Government agencies wrote the book on EHS compliance and regulations, but that’s not to say their own EHS execution is perfect. Government departments at the local, state, and federal levels alike can struggle when it comes to maintaining their own high EHS standards.
Because government departments are often regarded as the example others should follow, it’s critical that EHS remains a top priority among all agencies at all times.
With a strong EHS strategy in place, citizens and business organizations alike are more likely to watch and learn from your EHS successes rather than your shortcomings.
It Starts with Setting the Right Expectations
Government agencies span the gamut of duties and purposes, from office desk jobs to working with hazardous chemicals or waste. Each agency, from the Department of Defense to the Internal Revenue Service and everywhere in between, experiences their own set of risks and challenges in maintaining a safe work environment. It’s this variety that makes it nearly impossible to establish a single working government EHS program that’s relevant to every agency.
Oftentimes, government agencies are held to the same EHS requirements as manufacturing or other similar organizations, depending on function. However, this compliance is often complicated by additional requirements related to security and clearance concerns, cybersecurity, limitations in budgets, and siloed responsibilities.
These challenges only further the need for a strong EHS strategy. Start by addressing what, specifically, your agency expects to achieve by improving EHS operations.
- What does your current EHS program lack?
- Where are the existing gaps in executing your strategy?
- Who is involved in creating and carrying out EHS operations?
- Who should be involved in creating and carrying out EHS operations that isn’t already participating?
- What will your organization gain from improving your EHS program?
- What metrics are you/should you be using to gauge your program’s effectiveness?
Knowing what you’re already achieving with your EHS operations will guide your decisions and actions on how to make valuable improvements.
Choosing the Right Tools for EHS Strategy Execution
Improving the strength of your EHS strategy doesn’t just happen by accident. It takes careful thinking and planning, in addition to leveraging the right resources.
Government agencies are finding success in streamlining their programs with EHS software that manages a multitude of tasks and details with minimal involvement from employees.
In the past, agencies mostly relied on paper filing systems and massive binder collections to organize their data, including compliance reports, workplace incidents, audits, inspections, and procedures. The margin for human error was high. It took countless hours and multiple personnel to sort, file, and find papers and log information.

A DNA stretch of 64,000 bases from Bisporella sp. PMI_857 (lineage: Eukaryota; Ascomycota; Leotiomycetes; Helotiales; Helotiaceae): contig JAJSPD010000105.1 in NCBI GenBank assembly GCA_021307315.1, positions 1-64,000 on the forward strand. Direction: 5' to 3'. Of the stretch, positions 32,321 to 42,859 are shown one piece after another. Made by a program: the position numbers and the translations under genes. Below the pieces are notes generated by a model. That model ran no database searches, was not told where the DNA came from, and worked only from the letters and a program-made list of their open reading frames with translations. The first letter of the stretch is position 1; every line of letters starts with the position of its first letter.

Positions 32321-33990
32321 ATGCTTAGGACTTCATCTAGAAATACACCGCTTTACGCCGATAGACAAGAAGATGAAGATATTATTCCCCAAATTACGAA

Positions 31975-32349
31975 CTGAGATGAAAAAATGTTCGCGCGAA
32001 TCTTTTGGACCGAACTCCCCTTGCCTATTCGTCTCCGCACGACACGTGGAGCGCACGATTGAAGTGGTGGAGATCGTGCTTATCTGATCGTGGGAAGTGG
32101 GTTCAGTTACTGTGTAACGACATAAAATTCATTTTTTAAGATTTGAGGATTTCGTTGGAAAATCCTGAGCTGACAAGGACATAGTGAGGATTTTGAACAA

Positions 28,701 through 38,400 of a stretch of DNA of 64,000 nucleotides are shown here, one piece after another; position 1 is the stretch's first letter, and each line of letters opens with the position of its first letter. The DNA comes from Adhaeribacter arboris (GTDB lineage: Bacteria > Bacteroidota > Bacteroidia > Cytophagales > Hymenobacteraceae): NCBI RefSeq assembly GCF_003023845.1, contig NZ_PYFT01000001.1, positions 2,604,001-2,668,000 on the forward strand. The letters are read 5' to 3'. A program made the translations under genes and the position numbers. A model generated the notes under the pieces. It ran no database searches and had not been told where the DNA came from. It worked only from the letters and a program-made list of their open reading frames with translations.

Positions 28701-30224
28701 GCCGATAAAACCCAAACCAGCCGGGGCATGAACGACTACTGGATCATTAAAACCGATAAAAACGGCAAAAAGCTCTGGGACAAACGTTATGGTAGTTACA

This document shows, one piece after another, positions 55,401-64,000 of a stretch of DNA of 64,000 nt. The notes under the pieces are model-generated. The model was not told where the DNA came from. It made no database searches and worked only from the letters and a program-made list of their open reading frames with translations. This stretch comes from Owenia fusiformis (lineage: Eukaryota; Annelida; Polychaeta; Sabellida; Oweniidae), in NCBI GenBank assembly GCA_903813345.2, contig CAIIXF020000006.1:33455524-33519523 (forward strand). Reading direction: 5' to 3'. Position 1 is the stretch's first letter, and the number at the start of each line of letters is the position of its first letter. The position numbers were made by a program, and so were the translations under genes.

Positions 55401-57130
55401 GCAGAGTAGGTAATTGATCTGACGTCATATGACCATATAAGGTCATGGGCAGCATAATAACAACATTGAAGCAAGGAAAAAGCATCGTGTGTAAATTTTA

The digital era ushered in the paperless revolution, but many agencies still find themselves in a similar, disjointed situation as they were before. A lack of communicating systems limits users’ abilities to find and share information quickly. In addition, these silos didn’t allow various components of your EHS operations to work together as a single strategy.
EHS software for government agencies was developed solely to combat these and other complexities. By streamlining your operations EHS-specific software, users can rely on a single platform for data relating to audits, inspections, safety training, workplace observations, and other information that’s critical to upholding your strategy.
Some EHS software solutions can integrate with other systems to expand your operational flexibility and efficiency.
As a result, government agencies can simplify their EHS responsibilities and gain back valuable man-hours that can be better utilized in making an impact on the people they serve.
The government is largely responsible for establishing and improving EHS requirements, but that also means it has the burden of upholding them. Leveraging EHS software is quickly becoming a top priority among agencies of all sectors, from offices and schools to military and other high-risk departments, because of its ability to laser-focus on specific areas without extensive manual involvement.
Automating as much of your EHS program as possible means less chance of tasks and details falling through the cracks. Decades of research, development, and implementation have gone into creating existing EHS standards for agencies across the board. Imagine how much better those standards can become when you can invest less time in managing them and more time in improving them.
Click here for more information on how EHS software can benefit your government operations.